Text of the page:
Have you seen Buddy?
Anyone with information is asked to contact Bulloch County Humane Enforcement at the Statesboro Animal Shelter at (912) 764-4529, the Bulloch County Sheriff’s Office at (912) 764-8888 or Sines at (903) 486-5216.
A local woman hopes someone has seen her lost horse, Buddy, who spooked and fled just minutes after arriving at his new home.
It has been almost two weeks since Sparrow Sines lost the 12-year-old gelding in the Brooklet-Denmark area, and she is worried someone may have him.
“I’m sure somebody found him, has him penned up and doesn’t know what to do with him,” she said Wednesday.
Long hours of walking through thick woods, riding horseback along fire breaks, leaving feed out and even shaking a bucket of feed, calling Buddy, has not worked.
Riders searched using other horses with which Buddy is familiar, hoping their horses’ scent and hearing their horses neighing to each other would lure the missing gelding, but that did not work either, she said.
Sines had just purchased the flea-bitten gray Paso Fino gelding and was putting on a new halter when some heavy equipment passing by made noise that caused the horse to spook. He pulled back, hit the barn with his body, and bolted.
When he encountered an unfamiliar electric fence, he was further startled when it shocked him and he went through the fence before galloping across a busy highway and into the woods, Sines said.
Agricultural electric fence chargers emit a mild shock when animals touch the wire, discouraging them from escape or damaging the fence.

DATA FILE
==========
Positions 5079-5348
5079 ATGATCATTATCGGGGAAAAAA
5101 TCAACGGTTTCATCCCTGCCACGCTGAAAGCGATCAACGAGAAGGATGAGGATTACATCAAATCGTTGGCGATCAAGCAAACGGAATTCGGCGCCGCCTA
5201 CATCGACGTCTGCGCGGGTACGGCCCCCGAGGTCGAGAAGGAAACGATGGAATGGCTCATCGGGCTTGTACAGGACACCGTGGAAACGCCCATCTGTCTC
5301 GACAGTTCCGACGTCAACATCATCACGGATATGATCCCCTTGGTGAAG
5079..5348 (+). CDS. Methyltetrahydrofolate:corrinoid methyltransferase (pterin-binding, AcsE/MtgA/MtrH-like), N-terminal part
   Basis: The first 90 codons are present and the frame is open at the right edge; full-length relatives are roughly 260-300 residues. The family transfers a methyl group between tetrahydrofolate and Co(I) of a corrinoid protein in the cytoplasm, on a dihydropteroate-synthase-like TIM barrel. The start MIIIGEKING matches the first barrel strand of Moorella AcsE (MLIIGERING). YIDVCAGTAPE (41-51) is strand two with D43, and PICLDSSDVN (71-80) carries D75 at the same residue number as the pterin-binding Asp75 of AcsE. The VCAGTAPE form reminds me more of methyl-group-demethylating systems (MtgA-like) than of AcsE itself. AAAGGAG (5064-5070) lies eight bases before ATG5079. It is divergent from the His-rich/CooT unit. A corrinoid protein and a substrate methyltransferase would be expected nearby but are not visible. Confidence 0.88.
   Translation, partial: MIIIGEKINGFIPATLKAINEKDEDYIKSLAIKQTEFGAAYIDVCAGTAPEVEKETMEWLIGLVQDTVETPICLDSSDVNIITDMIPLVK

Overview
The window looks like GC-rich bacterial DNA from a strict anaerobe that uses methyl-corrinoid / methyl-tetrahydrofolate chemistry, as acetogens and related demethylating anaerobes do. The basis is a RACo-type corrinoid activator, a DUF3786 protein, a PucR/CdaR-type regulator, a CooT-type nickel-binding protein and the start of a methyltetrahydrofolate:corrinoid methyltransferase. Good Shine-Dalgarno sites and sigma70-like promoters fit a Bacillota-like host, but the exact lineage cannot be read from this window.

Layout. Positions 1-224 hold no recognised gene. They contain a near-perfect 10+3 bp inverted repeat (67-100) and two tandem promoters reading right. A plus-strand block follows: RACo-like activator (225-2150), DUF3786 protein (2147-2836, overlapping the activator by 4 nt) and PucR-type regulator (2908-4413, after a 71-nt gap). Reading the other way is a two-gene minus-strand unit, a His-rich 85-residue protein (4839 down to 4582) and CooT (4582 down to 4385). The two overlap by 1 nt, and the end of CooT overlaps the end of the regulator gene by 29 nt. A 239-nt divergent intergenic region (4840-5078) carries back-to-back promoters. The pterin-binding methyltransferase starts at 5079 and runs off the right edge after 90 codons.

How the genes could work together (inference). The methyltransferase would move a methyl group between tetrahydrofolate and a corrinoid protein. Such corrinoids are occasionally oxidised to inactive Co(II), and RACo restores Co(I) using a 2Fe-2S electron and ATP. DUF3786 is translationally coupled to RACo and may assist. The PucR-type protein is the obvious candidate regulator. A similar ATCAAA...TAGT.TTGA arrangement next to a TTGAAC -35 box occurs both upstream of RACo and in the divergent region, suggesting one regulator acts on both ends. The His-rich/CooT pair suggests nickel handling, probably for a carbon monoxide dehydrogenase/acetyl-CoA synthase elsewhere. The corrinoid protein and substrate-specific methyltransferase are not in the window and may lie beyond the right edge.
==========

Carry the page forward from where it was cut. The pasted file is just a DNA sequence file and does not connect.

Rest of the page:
Fresh tracks gave searchers hope, but no one has reported seeing the horse. Sines and others have spent a great deal of time looking, with her searching for hours twice daily, to no avail.
“I don’t think he is in there (the woods) anymore,” she said.
Calls were made to area horse auction barns to make barn owners aware that the horse is missing. Horses taken to sale barns must either have a copy of a negative Coggins test or have blood drawn for one at the sale site.
The test, required by law when a horse is transported, sold publicly, or taken to gatherings where other horses are located, detects equine infectious anemia. If someone has taken the horse and tries to sell him at an auction, they would have to pay for the test as well as give their name and address.
Buddy looks white from a distance, since he still has his winter coat, but up close, small dark freckles all over his body can be easily seen. He was wearing an orange rope halter when he disappeared.
Sines is concerned about the horse’s welfare as well as citizens’ safety, as she fears he may cross a busy road again and be hit by a car.
Holli Deal Bragg may be reached at (912) 489-9414.